A Walk to the Capitol

The day that President Obama gives a speech in the rose garden about immigration we arrive in D.C. And after we check into our hotel we make a big circle around the city using only our legs. We walk around the Washington Monument and gape at decorous fountains and snap pictures around too many tourists.

Everything has a plaque, everything has a story. We go to the Holocaust Museum that first afternoon and have our hearts broken into a million pieces and Jeffrey keeps looking at me with big eyes.

President Obama talks about dreamers and The Dream Actand earning citizenship and I am looking at blown-up photos of the MS St. Louis full of Jewish refugeesthat were denied safe haven by the United States in 1939. Wikipedia tells me that it is estimated that approximately a quarter of its passengers, back in Europe, died at the hands of the Nazis.
I wonder about their dreams.
Jeffrey wants to know why. Why would we come to a museum about something so horrible? There are names etched onto the glass wall that we walk through and I touch a woman’s name. Salomea. I trace the letters of her name on the glass and feel our souls touch. I lean my forehead into this ocean of names and breath a fine mist onto the glass and close my eyes. Is it possible to drown in an ocean made of glass?
They need to be remembered, I tell him.
It’s all so sad, he says and his words hang in the air around us. Too small.
We should never forget, I say. We can’t turn away from the hard stuff just because it feels bad. We need to learn from it. We need to see.
God knows their names, I whisper to myself.
He turns away anyway.
At night we walk down to the Capitol. It feels like our legs might fall off from all the walking, but we don’t want the day to end. The city seems so quiet after dark. We hear a lonely trumpet echo up empty streets. There are people sleeping in the middle of the sidewalk and in the doorways up and down the avenue. He carefully steps around them.
Mom, I feel so bad for these people, he whispers. But he doesn’t look away.
I want to put plaques up beside each one. I want to read their stories. 
We walk side-by-side up the street—breathe in the night air. And when we go as far as we can go, we stand and look up. The dome is aglow from the inside and I think about freedom.
And I can almost feel this boy’s heart growing inside of him as we stand, shoulders touching.
Don’t look away, I pray. Don’t ever look away.
Blogging in community with Michelle and Jen today. Love you girls!
And also with my sweet friend Jennifer: 
 

And Emily too:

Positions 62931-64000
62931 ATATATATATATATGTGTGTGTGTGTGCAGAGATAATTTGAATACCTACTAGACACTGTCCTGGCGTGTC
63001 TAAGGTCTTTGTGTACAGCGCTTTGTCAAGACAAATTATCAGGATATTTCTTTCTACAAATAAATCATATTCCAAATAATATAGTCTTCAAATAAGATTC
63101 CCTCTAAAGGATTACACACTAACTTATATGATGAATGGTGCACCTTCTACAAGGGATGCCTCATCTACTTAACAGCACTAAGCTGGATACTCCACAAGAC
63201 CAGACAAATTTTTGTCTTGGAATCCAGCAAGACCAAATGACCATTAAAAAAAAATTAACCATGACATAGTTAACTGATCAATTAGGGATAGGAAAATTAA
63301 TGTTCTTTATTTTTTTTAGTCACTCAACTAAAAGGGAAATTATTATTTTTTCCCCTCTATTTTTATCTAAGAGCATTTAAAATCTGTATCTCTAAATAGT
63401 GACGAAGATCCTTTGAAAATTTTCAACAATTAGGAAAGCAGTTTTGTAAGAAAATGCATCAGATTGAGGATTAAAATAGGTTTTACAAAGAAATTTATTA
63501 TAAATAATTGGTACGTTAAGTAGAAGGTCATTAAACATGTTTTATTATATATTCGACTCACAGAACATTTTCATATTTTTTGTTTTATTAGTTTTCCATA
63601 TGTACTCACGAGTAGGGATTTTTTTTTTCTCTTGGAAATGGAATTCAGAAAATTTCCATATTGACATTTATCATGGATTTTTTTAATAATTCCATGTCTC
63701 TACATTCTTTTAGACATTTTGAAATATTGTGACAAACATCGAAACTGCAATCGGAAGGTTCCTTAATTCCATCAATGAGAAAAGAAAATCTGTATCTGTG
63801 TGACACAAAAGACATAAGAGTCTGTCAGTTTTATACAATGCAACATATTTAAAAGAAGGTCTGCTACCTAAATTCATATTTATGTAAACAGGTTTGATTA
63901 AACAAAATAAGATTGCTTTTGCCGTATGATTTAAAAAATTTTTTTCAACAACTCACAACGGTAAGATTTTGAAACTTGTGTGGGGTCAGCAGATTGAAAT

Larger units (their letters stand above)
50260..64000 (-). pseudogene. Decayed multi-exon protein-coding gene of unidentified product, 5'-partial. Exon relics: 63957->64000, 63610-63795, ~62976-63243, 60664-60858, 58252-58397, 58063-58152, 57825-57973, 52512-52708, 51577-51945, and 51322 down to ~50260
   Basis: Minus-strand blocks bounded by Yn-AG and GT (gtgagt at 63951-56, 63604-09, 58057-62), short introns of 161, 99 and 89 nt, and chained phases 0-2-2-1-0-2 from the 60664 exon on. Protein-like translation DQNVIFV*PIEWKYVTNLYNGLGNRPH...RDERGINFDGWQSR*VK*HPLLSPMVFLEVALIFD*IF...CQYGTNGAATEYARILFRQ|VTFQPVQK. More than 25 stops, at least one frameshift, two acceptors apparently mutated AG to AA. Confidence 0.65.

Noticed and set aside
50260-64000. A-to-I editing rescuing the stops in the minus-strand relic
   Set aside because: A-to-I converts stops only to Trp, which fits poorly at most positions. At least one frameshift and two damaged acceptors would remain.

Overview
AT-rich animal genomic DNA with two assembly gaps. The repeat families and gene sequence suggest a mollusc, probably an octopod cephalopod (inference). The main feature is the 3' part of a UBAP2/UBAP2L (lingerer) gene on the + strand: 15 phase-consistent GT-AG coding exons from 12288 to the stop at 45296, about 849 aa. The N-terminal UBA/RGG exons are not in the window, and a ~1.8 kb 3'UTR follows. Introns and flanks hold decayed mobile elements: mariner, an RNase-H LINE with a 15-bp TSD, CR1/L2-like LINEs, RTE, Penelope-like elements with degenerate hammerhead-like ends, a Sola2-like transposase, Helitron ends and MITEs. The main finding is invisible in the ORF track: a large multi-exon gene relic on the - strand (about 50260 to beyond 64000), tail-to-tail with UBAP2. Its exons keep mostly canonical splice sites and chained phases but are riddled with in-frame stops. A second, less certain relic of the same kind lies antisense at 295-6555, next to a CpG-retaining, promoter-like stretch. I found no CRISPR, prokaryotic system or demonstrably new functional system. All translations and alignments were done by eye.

Comments

  1. says

    Beautifully written, Laura.

    My hope will be that Jeffrey holds close what he’s seen and motivates others to look, too. We can never see until we look.

  2. says

    Oh, such sorrowful but teachable moments with your son. And you are teaching him well, Laura. I think this looking will help him to love more deeply.

  3. says

    Thank you for not looking away, and modeling for your son, and us, the importance of remembering and honoring another. True and beautiful…hope you get a chance to rest when VBS is over 🙂

  4. says

    That not-looking-away shows that you’ve reared him well. His heart has influence. It’s a good thing.

    Collecting the stories of the least of these. Hmmm.

    Hmmm.

  5. says

    Everyone has said what this writing means. It is a reflection of your heart that has been impressed on your son’s. He knows the sensitivity to others’ lives, and like you, he will not look away.
    This was exquisitely written, Laura.
    Blessings,
    Janis

  6. says

    You really touched my heart… and his. I also think of so many other situations in our nation and others where people have been persecuted [in one way or another] b/c they don’t “fit in”. It’s good to remind ourselves about that, b/c the day may come when we are the outcasts from those around us — but not from our dear Lord. He’s the only one that counts.

  7. judiersmith says

    loved this Laura – beautifully expressed. You bring so much blessing to us

    And, love your Bible School “Flash”!

  8. says

    Yeah. This is what I love about you, Laura. The not looking away. The leaning in. The giving of yourself to all that is truly important. Your heart is big, girl. And beautiful. You are beautiful. Love you!

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